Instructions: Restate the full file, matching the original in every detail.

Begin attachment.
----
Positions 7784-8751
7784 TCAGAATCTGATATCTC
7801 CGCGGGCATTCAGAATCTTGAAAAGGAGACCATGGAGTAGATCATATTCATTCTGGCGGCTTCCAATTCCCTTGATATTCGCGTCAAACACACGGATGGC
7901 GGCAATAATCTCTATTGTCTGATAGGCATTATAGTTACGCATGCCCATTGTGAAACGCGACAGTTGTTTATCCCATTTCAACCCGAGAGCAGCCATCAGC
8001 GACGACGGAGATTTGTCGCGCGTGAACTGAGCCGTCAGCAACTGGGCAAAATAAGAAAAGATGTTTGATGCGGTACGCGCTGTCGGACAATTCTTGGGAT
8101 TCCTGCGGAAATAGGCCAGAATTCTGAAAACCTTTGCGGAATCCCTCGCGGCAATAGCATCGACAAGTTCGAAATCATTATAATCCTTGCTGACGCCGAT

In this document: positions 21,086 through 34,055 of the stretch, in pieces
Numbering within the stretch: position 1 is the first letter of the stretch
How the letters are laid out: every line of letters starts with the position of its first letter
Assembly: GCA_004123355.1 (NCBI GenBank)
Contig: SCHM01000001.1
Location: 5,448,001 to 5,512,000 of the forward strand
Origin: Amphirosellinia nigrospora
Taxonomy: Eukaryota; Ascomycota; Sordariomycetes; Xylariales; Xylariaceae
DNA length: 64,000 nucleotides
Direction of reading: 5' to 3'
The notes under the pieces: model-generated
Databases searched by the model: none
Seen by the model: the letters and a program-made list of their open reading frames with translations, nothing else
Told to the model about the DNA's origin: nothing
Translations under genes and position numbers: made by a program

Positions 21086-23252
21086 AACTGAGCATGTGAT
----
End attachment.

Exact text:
Positions 7784-8751
7784 TCAGAATCTGATATCTC
7801 CGCGGGCATTCAGAATCTTGAAAAGGAGACCATGGAGTAGATCATATTCATTCTGGCGGCTTCCAATTCCCTTGATATTCGCGTCAAACACACGGATGGC
7901 GGCAATAATCTCTATTGTCTGATAGGCATTATAGTTACGCATGCCCATTGTGAAACGCGACAGTTGTTTATCCCATTTCAACCCGAGAGCAGCCATCAGC
8001 GACGACGGAGATTTGTCGCGCGTGAACTGAGCCGTCAGCAACTGGGCAAAATAAGAAAAGATGTTTGATGCGGTACGCGCTGTCGGACAATTCTTGGGAT
8101 TCCTGCGGAAATAGGCCAGAATTCTGAAAACCTTTGCGGAATCCCTCGCGGCAATAGCATCGACAAGTTCGAAATCATTATAATCCTTGCTGACGCCGAT

In this document: positions 21,086 through 34,055 of the stretch, in pieces
Numbering within the stretch: position 1 is the first letter of the stretch
How the letters are laid out: every line of letters starts with the position of its first letter
Assembly: GCA_004123355.1 (NCBI GenBank)
Contig: SCHM01000001.1
Location: 5,448,001 to 5,512,000 of the forward strand
Origin: Amphirosellinia nigrospora
Taxonomy: Eukaryota; Ascomycota; Sordariomycetes; Xylariales; Xylariaceae
DNA length: 64,000 nucleotides
Direction of reading: 5' to 3'
The notes under the pieces: model-generated
Databases searched by the model: none
Seen by the model: the letters and a program-made list of their open reading frames with translations, nothing else
Told to the model about the DNA's origin: nothing
Translations under genes and position numbers: made by a program

Positions 21086-23252
21086 AACTGAGCATGTGAT